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Southern Historical Society Papers, Volume 37. (ed. Reverend J. William Jones) 1 1 Browse Search
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Southern Historical Society Papers, Volume 37. (ed. Reverend J. William Jones), An incident of the battle of Winchester, or Opequon. (search)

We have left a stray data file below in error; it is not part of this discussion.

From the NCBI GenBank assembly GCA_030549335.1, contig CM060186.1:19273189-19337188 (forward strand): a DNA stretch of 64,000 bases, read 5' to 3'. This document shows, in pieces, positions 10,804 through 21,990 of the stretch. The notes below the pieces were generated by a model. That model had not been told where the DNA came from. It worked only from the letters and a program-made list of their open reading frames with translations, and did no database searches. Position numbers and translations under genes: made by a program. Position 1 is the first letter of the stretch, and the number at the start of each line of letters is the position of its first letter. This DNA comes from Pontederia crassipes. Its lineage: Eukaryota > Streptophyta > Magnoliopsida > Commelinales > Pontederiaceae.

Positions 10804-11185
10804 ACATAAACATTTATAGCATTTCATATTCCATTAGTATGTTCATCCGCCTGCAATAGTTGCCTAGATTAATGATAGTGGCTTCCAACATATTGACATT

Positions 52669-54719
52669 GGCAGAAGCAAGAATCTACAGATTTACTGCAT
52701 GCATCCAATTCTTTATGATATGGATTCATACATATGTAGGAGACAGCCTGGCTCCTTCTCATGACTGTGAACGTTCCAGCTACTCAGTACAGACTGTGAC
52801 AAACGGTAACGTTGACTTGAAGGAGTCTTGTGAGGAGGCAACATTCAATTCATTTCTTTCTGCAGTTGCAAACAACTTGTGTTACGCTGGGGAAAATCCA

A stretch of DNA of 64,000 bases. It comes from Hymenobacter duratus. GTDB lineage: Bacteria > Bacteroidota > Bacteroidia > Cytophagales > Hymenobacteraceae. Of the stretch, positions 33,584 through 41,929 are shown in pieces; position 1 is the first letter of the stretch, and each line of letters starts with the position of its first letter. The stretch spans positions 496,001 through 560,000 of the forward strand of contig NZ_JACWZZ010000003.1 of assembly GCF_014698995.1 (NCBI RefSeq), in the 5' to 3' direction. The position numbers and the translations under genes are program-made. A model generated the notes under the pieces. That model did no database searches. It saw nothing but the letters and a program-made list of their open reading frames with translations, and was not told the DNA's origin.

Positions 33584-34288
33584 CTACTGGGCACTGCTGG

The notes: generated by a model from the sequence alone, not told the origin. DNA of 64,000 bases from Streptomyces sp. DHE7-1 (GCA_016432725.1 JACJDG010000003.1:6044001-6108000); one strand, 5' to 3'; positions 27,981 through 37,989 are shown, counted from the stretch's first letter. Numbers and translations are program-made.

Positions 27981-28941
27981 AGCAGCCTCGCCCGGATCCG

re brilliant than those of Early. The records prove his achievements so clearly that they cannot either be rubbed out or diminised by the pretensions of rivals or the carpings of critics. Marylanders in the Confederate army. Messrs. Editors: How many Marylanders served in the Confederate Army is an inquiry that is periodically made. Maj.—Gen. Isaac R. Trimble, in a prepared address, delivered before the Society of the Army and Navy of the Confederate States in Maryland, on February 22, 1883, said: Gen. S. Cooper, Adjutant-General of our Government, told me in Richmond that over 21,000 Marylanders had entered the Southern armies. General Trimble was a man of unquestioned high character and integrity. It must be remembered that the Adjutant-General's office contained the records of all the Confederate armies, including the nativity of all soldiers. General Cooper was Adjutant-General of the United States Army before the war, and, having resigned early in 1861, was